Author Virginia Eubanks argues that automated systems that governments across the U.S. use to deliver benefit and welfare programs are often rigged against the very people who need it most.
But in the long term, new technology could create more jobs than it eliminates, a new report says. It says governments and businesses have to prioritize retraining workers for the new economy.
The Moby Mart concept is being tested in China. A 7-Eleven meets driverless tractor-trailer, the store could be summoned by an app and staffed by a holographic clerk. Are we entering WALL-E world?
On the outskirts of the Bay Area, farming communities are hoping that warehouse jobs tied to the e-commerce surge will boost the local economy. But automation is expected to take over many such jobs.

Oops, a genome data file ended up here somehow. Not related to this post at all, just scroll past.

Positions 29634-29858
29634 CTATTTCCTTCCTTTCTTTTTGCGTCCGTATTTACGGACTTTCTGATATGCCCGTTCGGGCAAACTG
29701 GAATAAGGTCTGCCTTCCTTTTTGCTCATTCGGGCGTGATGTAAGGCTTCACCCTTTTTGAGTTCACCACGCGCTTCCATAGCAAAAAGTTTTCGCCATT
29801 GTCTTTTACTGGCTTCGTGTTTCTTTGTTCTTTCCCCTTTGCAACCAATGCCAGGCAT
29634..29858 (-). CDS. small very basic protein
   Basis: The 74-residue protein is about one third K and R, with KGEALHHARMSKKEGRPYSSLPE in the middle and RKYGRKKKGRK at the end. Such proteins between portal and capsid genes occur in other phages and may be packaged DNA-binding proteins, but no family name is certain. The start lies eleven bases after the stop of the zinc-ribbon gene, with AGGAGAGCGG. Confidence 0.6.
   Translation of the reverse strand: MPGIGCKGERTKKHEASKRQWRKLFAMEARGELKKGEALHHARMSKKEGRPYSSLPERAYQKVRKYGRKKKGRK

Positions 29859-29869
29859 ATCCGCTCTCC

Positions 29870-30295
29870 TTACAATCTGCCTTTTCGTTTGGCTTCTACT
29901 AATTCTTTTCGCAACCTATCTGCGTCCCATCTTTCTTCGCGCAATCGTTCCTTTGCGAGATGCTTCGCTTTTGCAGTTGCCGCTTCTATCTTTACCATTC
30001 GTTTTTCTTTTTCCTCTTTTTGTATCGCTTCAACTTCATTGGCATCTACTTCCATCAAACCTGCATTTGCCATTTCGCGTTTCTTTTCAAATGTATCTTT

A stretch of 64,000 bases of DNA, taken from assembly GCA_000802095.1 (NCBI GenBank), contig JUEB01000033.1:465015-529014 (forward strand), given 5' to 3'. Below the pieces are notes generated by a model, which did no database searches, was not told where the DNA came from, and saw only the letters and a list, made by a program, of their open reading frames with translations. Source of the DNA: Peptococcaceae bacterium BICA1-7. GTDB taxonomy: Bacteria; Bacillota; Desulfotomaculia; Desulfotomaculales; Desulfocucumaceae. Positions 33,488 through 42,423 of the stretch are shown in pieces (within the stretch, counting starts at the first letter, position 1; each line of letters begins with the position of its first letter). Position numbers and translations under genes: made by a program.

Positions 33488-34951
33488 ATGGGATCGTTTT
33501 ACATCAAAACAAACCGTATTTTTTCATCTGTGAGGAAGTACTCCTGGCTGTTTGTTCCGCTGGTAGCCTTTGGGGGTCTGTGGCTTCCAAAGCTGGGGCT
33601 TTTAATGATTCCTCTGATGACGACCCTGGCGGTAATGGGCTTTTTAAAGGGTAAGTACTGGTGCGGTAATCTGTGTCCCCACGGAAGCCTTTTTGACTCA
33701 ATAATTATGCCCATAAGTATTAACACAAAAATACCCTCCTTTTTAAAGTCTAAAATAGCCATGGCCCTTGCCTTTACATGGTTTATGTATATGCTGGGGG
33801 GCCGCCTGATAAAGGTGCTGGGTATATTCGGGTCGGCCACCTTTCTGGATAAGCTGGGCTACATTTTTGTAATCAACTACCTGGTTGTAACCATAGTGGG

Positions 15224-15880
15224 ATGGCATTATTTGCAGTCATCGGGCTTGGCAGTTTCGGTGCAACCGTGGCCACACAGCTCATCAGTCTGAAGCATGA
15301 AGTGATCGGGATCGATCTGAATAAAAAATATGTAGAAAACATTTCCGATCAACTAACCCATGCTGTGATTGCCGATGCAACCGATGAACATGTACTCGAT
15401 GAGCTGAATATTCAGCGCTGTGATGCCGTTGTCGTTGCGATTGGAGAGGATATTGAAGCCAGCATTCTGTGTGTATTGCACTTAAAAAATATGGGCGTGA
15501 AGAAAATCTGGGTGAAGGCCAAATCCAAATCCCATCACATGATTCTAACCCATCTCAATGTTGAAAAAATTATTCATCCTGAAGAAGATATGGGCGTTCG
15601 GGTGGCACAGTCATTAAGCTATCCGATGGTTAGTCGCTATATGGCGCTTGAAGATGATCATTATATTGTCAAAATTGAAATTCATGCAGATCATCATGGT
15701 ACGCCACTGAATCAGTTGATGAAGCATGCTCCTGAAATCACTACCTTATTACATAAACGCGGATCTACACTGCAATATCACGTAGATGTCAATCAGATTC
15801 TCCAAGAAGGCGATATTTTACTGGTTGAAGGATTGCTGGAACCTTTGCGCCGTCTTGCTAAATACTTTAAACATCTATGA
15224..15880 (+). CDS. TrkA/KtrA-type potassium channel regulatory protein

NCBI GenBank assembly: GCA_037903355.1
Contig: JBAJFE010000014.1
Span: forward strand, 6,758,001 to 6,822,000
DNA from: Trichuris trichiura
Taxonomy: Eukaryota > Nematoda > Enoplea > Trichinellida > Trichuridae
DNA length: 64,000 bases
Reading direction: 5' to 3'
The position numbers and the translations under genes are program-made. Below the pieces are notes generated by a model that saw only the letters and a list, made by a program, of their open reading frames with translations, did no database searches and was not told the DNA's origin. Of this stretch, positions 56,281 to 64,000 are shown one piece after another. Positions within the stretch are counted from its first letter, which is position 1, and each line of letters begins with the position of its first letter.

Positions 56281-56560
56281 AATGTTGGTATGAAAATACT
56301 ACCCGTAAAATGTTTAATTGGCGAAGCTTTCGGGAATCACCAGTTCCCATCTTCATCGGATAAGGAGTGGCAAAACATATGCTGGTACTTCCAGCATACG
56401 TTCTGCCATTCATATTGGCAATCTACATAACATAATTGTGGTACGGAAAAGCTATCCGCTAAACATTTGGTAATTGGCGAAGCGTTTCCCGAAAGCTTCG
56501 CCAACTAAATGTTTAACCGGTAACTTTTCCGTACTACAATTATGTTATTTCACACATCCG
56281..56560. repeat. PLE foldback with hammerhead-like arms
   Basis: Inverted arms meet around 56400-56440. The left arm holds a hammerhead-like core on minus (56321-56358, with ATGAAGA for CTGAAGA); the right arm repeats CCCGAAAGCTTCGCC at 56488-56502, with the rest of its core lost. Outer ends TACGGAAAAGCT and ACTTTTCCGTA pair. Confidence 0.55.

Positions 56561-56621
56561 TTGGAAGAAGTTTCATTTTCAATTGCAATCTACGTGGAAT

Despite being self-driving, big rigs will still need truckers to ride along and take control of in case of emergency situations. But some say they may be the last generation to do their jobs.
How will the economy provide economic opportunities if employers need fewer workers in the future? A growing number of people in Silicon Valley are saying the only realistic answer is a basic income.